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"It's about a way of seeing that transforms the world": Grant Morrison on Luda and everything else

The iconic writer talks about their first prose novel, drag, what fills the nothingness at the heart of things, and growing old gracefully

Grant Morrison
Image credit: Allan Amato

As I’ve said more than once, to paraphrase Jarvis Cocker, I am not Grant Morrison though I have the same initials.

I’ve always had an affinity for the writer, going all the way back to their Zoids and Zenith work way back in the late '80s (I’m old), and that’s something that’s only grown more true in the subsequent decades where they’ve moved in different directions at a time when I’ve found myself particularly receptive to what they’re writing. The '90s one-two punch of The Invisibles and Flex Mentallo: Man of Muscle Mystery, arguably two of their defining works, felt particularly potent, but I could say the same about things like The Filth or Seven Soldiers of Victory: The Bulleteer.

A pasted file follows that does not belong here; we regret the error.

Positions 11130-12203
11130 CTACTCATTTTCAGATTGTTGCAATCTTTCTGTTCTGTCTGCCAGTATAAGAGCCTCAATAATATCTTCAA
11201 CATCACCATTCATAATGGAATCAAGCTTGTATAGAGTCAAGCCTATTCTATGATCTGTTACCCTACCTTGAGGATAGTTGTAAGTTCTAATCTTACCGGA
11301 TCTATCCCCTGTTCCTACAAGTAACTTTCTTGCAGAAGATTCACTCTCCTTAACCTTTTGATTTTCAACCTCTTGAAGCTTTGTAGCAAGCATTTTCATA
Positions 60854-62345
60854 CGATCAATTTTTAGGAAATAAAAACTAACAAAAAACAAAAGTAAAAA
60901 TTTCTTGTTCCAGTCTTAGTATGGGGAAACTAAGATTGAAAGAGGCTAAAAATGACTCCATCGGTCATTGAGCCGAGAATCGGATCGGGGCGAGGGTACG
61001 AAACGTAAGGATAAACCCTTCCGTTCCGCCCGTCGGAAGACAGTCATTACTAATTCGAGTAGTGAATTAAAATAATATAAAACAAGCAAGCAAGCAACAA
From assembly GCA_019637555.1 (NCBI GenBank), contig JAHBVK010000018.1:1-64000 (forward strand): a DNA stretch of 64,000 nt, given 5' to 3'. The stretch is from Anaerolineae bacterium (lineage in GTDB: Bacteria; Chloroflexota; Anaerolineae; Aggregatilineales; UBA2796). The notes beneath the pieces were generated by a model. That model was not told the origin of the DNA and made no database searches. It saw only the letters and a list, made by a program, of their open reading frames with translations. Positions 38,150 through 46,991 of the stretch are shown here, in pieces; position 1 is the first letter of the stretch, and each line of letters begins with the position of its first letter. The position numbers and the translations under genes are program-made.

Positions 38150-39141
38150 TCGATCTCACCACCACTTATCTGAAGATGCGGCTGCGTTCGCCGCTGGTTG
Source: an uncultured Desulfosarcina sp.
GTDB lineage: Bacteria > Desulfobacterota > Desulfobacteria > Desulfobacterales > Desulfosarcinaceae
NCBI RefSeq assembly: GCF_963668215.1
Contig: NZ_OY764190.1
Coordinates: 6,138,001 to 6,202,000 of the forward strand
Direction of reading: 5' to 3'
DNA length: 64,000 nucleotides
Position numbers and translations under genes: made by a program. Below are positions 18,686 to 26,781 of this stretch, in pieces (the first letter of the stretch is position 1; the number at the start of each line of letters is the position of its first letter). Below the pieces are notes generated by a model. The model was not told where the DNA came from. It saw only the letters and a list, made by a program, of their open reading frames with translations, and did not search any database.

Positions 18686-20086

That’s especially true when it comes to their latest venture, Luda. Their first full-length novel — they’ve written short prose before, as well as the non-fiction prose Supergods — it’s a glamorous, over-the-top confession on behalf of the protagonist, one-time drag supernova Luci LaBang, that encompasses a history of pantomime, a series of lessons in magical thinking, and an increasingly paranoid relationship with Luci’s co-star, the eponymous Luda, amongst many other things. It’s extravagant, hilarious, heartbreaking, and — thrillingly to someone who grew up just outside of Glasgow — entirely Scottish. It feels like the most Grant Morrison thing they’ve ever written, and it resonated with me as I eagerly read it.

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Graeme McMillan avatar
Graeme McMillan: Popverse staff writer Graeme McMillan (he/him) has been writing about comics, culture, and comics culture on the internet for close to two decades at this point, which is terrifying to admit. He completely understands if you have problems understanding his accent.
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